9. A method of claim 8 in which the liquid coating composition further includes at least 0.5 part of an adhesion-promoting organosilane.
Description
BACKGROUND OF THE INVENTION

The present invention provides an improvement in pavement marking methods of the type taught in Harrington, U.S. Pat. No. 3,410,185; Harrington and Jorgensen, U.S. Pat. No. 3,664,242; and Condon and Harrington, U.S. Pat. No. 3,914,468. A basic part of these methods, as described in the first two listed patents, is the application of solid particulate thermosoftening marking materials to paved surfaces in the presence of heat to form continuous markings. Such methods made possible for the first time the formation of markings on paved surfaces that are ready to bear traffic within seconds after application.

Condon and Harrington obtained longer-lasting pavement markings by forming a bonding layer on the paved surface prior to application of the particulate thermo-softening marking material. The bonding layer was formed by coating onto the paved surface a thin bonding layer of low-viscosity film-forming bonding material which readily wets the paved surface, then advances to a non-spreading form, and ultimately advances to a tough film that adheres well to the paved surface.

The present invention provides a further increase in the life of pavement markings formed by the general procedure described. The invention is directed particularly to methods of pavement marking in which the marking material comprises solid particles that include a polyamide condensation product of dimerized fatty acid and polyamine. Briefly, the improvement comprises forming a bonding layer prior to application of the solid particles of marking material, the bonding layer being formed from a low-viscosity liquid coating composition that comprises 100 parts of a thermoplastic polyamide condensation product of a dimerized fatty acid and an amine, and at least 50 parts of volatile solvent in which the condensation product is dissolved; the solvent evaporating from the liquid coating composition at a rate of at least 0.20 gram/square centimeter/hour at a temperature of 24 C and a relative humidity of 50 percent. Preferably, the liquid coating composition also includes an adhesion-promoting organosilane, the organic moiety of which is preferably potentially reactive with reactive functional groups in the polyamide of the solid particulate marking material. Also, for best results, the polyamide of the liquid coating composition is a low-molecular-weight material, as indicated by a low melt-viscosity, such as less than about 1000 centipoises at 160 C.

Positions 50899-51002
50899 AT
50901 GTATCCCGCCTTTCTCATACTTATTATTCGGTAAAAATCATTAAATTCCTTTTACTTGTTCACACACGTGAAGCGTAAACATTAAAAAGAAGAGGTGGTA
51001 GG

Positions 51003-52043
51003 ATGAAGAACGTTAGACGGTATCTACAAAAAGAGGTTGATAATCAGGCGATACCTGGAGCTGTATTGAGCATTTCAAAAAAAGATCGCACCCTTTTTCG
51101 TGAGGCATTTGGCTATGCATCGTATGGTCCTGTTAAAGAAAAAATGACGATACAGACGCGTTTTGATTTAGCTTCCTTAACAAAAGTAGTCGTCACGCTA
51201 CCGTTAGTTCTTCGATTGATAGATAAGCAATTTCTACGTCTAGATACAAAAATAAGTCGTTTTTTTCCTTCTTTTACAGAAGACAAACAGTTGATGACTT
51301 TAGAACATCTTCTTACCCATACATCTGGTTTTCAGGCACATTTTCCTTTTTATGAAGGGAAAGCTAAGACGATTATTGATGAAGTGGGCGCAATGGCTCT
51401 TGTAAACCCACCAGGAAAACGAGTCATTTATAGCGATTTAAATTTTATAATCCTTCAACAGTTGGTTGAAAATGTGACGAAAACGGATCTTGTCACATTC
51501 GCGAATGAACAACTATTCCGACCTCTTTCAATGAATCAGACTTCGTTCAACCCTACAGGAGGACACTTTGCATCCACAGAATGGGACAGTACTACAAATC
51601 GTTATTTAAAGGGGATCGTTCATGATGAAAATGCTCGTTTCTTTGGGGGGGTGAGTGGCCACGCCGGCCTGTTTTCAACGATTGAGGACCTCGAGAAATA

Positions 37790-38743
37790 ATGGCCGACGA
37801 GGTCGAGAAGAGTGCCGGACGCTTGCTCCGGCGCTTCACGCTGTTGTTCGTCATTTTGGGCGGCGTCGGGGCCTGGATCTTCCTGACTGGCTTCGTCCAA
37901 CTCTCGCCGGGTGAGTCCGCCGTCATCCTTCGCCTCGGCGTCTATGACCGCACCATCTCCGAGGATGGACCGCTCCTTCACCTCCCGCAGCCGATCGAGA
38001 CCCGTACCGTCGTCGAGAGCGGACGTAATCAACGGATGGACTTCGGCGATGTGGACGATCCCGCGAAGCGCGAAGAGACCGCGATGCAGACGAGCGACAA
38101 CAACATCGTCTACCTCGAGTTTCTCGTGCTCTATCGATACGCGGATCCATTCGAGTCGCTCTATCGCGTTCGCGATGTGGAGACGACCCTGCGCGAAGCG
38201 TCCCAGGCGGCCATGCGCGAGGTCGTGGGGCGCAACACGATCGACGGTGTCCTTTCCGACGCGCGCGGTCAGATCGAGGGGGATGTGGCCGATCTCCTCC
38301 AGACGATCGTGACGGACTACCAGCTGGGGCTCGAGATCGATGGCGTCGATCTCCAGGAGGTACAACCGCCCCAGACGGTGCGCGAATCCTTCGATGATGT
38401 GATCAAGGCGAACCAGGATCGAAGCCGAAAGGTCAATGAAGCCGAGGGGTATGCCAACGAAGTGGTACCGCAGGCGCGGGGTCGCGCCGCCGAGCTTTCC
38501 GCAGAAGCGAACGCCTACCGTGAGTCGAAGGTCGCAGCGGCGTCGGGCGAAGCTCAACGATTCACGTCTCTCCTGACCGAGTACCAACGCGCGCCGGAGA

Best results in the invention are also obtained when the polyamide of the solid particulate marking material, i.e., the topcoat material applied over the bonding layer, has a high molecular weight, as indicated by a high melt-viscosity, preferably 2000 centipoises or more, at 190 C. Such high-molecular-weight polymers are more tough and flexible, though their flow during application is inhibited by their high molecular weight. However, with bonding layers applied according to the present invention, marking materials containing such high-molecular-weight polyamides have been applied to obtain highly durable markings.

While the full explanation for the improved durability obtained by the invention is not known, it is theorized that the polyamide of the bonding layer and the polyamide of the particulate marking or topcoat material coated over the bonding layer become intermixed during the marking operation, and that this intermixing is a compatible one that promotes good bonding and long useful life. Further, the proposed reaction of the organic moiety with reactive functional groups, such as amine groups, carried on the polyamide further improves the bond between the bonding layer and top layer. In addition, the silane moiety of the adhesion-promoting agent is believed to provide increased adhesion to the substrate, particularly concrete substrates, which include hydroxyl groups. Such adhesion between the silane moiety and pavement may be improved by hydrolyzing of the silane to silanol groups, which can occur in the presence of moisture.